You know when you have that sneaking suspicion in the back of your mind, subtle as a bee sting in the ear, that your life needs some changing up? Well, that bee has been in my bonnet for a while and I recently fixed things so that I could do more of something I love… travel.
I was recently away for about 7 weeks and visited 6 countries adding up to an experience that is hard to put into words. But I’ll try anyway, starting with the first leg of my journey. Deutschland.
We have family in Germany, so the main event was a wedding, which I’ll touch on later. I’ll just start by saying that Germans know how to celebrate.
Because we were visiting family and close friends, the timbre of the trip was rest and relaxation punctuated with soft, buttery rosinenbrötchen that would make you cry and unforgettable adventures.
One venture was a hike in the Sächsische Schweiz or Saxon Switzerland, a national park named by Swiss artists for its similarities to the Swiss Alps. I never get over relatively flat land and calm waters giving way to these impressive rock formations hiked, climbed and biked by many.
After a short drive from Dresden, the capital of Saxony, we loaded up on a ferry and took a ride across a narrow apart of the river Elbe that was so slow, it took me a minute to realize that we’d begun moving. Once we’d disembarked and had scurried past a Bavarian-esque “village” littered with souvenirs and ice cream shops, we were in and surrounded by Mother Nature’s incomparable monoliths. One thing I love about the scale of this park is that you can make a hike here as easy or as swear word inducing as you like. And if you like to rock climb (nope) this is one of the meccas (double nope).
One of the highlights of this trip was riding in and driving a Trabant.
This is an East German era car made of plastic and full of special quirks. Like being mindful of checking the amount of gas in the tank with a dip stick as there is no gauge. And requiring a special fuel that is not longer made, necessitating adding the right mixture of gasoline and motor oil in a tank under the hood that is then fed to the engine via gravity, as there is also no fuel pump.
And don’t even get me started on shifting because I would have no idea how to explain it with without a life-sized replica and a drink. Did I mention the “door” to the convertible was what effectively amounted to a bungee cord with which my friend cheekily instructed me to “buckle up for safety”? It sounds bananas but it was SO MUCH FUN! After a short lesson, four of us were off through small towns, stopping at a random farm… I mean random. Like with species of bunnies I did not know existed and a Golden pheasant, random.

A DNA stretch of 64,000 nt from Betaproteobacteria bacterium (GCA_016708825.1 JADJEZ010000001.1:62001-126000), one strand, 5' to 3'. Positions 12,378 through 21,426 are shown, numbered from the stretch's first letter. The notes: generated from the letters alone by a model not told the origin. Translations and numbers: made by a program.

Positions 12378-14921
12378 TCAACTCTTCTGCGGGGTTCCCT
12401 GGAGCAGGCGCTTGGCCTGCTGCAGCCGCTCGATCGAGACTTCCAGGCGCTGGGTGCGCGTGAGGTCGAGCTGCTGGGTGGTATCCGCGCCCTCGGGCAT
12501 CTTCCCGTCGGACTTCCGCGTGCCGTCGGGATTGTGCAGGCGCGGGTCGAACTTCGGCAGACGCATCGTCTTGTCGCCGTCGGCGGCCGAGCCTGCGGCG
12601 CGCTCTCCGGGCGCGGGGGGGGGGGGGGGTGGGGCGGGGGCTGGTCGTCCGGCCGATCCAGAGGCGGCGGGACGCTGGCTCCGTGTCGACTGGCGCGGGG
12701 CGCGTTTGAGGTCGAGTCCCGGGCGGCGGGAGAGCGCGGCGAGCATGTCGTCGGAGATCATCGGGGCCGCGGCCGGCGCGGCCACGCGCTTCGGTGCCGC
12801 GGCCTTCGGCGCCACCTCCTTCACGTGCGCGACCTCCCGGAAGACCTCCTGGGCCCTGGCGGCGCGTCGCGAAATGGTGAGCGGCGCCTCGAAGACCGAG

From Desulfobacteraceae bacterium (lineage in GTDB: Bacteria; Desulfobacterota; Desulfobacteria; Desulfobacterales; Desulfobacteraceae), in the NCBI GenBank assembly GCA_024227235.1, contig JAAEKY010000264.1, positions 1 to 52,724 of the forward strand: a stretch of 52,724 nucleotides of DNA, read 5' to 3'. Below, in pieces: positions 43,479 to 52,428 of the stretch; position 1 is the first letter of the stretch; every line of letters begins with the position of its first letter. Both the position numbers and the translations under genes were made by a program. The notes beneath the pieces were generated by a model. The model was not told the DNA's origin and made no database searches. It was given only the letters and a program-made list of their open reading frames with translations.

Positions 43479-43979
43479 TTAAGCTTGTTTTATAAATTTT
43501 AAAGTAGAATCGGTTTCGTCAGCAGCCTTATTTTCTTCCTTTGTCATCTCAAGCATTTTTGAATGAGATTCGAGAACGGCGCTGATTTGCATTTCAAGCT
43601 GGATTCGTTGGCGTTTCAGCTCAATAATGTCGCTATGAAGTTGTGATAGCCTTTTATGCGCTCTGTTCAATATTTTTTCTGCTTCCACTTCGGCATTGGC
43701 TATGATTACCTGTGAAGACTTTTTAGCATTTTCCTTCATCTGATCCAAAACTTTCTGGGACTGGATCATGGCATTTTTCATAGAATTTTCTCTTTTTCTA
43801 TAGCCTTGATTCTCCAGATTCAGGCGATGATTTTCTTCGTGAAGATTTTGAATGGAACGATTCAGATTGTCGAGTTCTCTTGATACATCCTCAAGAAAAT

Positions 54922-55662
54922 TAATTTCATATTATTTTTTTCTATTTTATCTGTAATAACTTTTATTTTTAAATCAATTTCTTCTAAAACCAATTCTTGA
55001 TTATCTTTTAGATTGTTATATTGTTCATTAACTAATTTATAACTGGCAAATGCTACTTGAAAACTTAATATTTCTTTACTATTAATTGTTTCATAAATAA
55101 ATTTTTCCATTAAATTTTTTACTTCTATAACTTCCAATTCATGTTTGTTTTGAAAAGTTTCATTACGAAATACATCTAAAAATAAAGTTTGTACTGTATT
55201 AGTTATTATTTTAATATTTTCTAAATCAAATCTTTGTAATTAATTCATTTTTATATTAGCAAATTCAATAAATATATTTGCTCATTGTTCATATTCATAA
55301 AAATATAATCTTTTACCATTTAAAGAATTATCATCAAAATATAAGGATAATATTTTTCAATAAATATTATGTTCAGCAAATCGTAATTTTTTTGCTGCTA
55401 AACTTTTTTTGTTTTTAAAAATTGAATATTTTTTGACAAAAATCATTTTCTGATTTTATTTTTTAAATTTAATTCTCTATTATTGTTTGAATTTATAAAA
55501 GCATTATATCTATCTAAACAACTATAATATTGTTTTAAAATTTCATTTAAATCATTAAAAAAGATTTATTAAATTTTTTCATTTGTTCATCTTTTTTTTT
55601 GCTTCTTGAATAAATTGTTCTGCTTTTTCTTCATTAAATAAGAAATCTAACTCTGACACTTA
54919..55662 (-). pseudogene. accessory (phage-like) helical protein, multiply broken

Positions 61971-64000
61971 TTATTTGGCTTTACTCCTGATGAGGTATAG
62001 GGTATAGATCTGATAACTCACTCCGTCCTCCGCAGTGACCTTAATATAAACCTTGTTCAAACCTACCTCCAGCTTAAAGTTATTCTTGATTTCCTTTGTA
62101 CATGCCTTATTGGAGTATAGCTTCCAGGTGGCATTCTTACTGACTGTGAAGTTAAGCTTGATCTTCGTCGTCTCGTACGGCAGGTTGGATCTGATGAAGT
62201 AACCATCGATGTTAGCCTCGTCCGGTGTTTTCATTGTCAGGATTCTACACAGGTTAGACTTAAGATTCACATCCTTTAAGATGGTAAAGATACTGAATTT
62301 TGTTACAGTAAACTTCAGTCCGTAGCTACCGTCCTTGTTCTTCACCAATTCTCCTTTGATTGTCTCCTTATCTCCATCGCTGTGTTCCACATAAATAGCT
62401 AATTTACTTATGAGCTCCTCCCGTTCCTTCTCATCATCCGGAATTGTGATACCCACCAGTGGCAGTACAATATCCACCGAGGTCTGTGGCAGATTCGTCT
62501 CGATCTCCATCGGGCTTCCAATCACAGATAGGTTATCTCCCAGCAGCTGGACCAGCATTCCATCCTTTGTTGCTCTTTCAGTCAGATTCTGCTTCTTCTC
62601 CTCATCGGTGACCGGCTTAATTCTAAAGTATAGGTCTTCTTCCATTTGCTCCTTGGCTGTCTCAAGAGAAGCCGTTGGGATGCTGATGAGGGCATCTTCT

We stopped at a shop full of one of my Christmas favorites, the pyramide, that use the rising warm air from candle light to spin. Then we headed to the town of Stolpen, where we visited the eponymous castle that served as a fortress, torture chamber and almost 50 year holding cell for the Countess of Cosel. Its history is bonkers, you have to read it!
Eventually, we stopped in a little restaurant nestled high in some hills for a traditional German meal. I had to have my goulash with special dumplings called böhmische knödel.
Well, I suppose if we’re being technical, it’s traditionally Hungarian and Czech but one of the perks of being so close to the Czech border is that this must-have meal has been incorporated into Saxonian cuisine, which means I get to have it whenever I am here! Huzzah!
That’s a nice segue into things I must ingest whilst in Germany. My folks know to have two things on hand when I’m there. Almdudler, which I first tasted after an 6 hour hike through the Austrian Alps and have loved ever since; and mittlescharf Bautz’ner senf, the ONLY mustard I have ever liked and that I would probably eat on watermelon, if left to my own devices.
Despite growing up in a beer township, now living in a beer principality and having family from a beer kingdom, I do not like beer which flows like honey mead here. But Germany knows its cocktails and I had a sip or several because, when in Dresden, as they say. Or as I say, anyway…
This marvelous trip ended with a wedding celebration that started at 2 in the afternoon. I was already balking because what were we going to do with all that time? Well, there was such an organic, relaxed quality to the day that made it so special. There was no rush to catch up with friends over pie and coffee or tea because we had time. There was no rush to sit and enjoy the ambient sounds of the piano in the background because we had time. There was no rush for the bride and groom to eat and visit when they wanted because we had time. We did not have to worry about out food being whisked away by staff on a tight schedule. We did not have to rush through a rowdy game of musical chairs. We did not have to cram all our dancing into 2 hours. This day was representative of why I say the Germans, at least the Saxonians, know how to celebrate an occasion. There is no strict agenda. There is no pressure. It was so lovely and we did not leave until midnight and I had no idea where the time went. P.S. I asked how much this unbelievable day cost, being a relative newlywed myself and needing to know and I almost fell over when I found out. Suffice it to say that if I renew my vows, it would be less expensive to fly my American contingent out there and rent a castle with all the accoutrement to celebrate. Bitter food for thought.
Anyhoodle, even though Germany has turned into a home away from home, I never tire of visiting. This particular trip was one of my favorites. I highly encourage you to visit (and take me with you). There is so much beauty packed into such a small country and I have not even seen a quarter of it. And I’m already itching to go back. Until then,
Auf Wiedersehen Yinz,
Associated video: here